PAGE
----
“a nicely written and tightly worded book summarizing the Union Naval/Military operations against military targets along the Confederate coast…”
Journal of America’s Military
Business was to seize it. In so doing, Hatteras Inlet would become the first joint Army-Navy operation of the Civil War. 2 Hatteras Inlet was a break in the barrier islands that protected Pamlico Sound. To defend it, the Confederates had begun work on two forts, Fort Hatteras and Fort Clark. These were hastily built earthworks equipped with cannon from the Gosport Navy Yard in Norfolk, but otherwise still under construction. Of the two, Fort Hatteras was by far the larger, sitting on an.
Report of the Navy Board, issued in July 1861, stated, “It seems to be indispensable that there should exist a convenient coal depot on the southern extremity of the line of Atlantic blockades… [and it] might be used not only as a coal depot for coal, but as a depot for provisions and common stores, as a harbor of refuge, and as a general rendezvous, or headquarters, for that part of the coast.” 2 The Board determined that the best location for this southern base was Fernandina. The main ship.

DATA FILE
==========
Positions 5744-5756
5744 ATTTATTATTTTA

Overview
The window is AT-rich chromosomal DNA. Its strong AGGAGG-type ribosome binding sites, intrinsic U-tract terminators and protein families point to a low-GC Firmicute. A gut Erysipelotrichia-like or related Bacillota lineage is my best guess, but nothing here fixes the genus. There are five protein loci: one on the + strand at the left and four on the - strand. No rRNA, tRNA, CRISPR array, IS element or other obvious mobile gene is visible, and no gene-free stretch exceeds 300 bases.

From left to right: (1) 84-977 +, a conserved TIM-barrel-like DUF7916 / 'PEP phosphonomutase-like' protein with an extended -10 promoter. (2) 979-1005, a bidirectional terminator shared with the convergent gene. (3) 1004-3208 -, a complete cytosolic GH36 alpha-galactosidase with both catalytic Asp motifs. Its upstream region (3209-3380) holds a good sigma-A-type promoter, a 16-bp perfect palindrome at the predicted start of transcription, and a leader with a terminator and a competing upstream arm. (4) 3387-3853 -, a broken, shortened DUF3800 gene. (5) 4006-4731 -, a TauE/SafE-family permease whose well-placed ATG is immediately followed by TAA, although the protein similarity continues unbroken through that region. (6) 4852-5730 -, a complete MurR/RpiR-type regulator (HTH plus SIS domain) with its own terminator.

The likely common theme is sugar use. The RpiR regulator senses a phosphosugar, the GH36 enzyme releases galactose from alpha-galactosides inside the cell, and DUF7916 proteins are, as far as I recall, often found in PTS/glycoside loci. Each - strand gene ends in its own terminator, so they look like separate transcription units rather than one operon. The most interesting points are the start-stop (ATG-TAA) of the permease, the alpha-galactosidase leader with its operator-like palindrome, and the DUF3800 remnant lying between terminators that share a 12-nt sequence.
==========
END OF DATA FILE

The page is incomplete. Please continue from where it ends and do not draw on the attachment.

The message to be an order to “abandon ship,” and Pope’s planned orderly withdrawal devolved into an unorganized rush for safety. Secretary of the Navy Welles derisively dubbed the fiasco “Pope’s Run,” and Admiral David Porter would later opine, “Put this matter in any light you may, it is the most ridiculous affair that ever took place in the American Navy.” 16 But while the Confederate “victory” embarrassed the Federals and boosted Confederate morale, it did no permanent damage other than to.
Like so many other times in the coastal campaign, there was not a detailed plan in place for what to do next. As Farragut pondered this situation, one obvious target was the Confederate Mississippi River bastion at Vicksburg, about 400 miles above New Orleans. Using a plan similar to what had worked at New Orleans, Farragut attempted to subdue the city in May, but this time his bombardment was unsuccessful. Situated on high bluffs and bristling with batteries, Vicksburg was able to give as good.
And Gray,” 646. 45 Gragg, 74. 46 Gragg 107; Stuckey 102; and Foote, vol 3, 741. 47 Chaitin, 163; Fonvielle, 196-197; and Foote, vol 3, 741. 48 Fonvielle, 197 and Foote, vol 3, 741. 49 Foote, vol 3, 740 and Chaitin, 164, 169. 50 Fonvielle, 193. 51 Fonvielle, 198–199. 52 Fonvielle, 194. 53 Pollard, 673 and Gragg, 26–27. 54 Fonvielle, 88. 55 Chaitin, 163–164. 56 Chaitin, 163; Gragg, 108; Foote, vol 3, 741; and Lamb, “Battles and Leaders,” 647. 57 Foote, vol 3, 741–742. 58 Foote, vol 3,.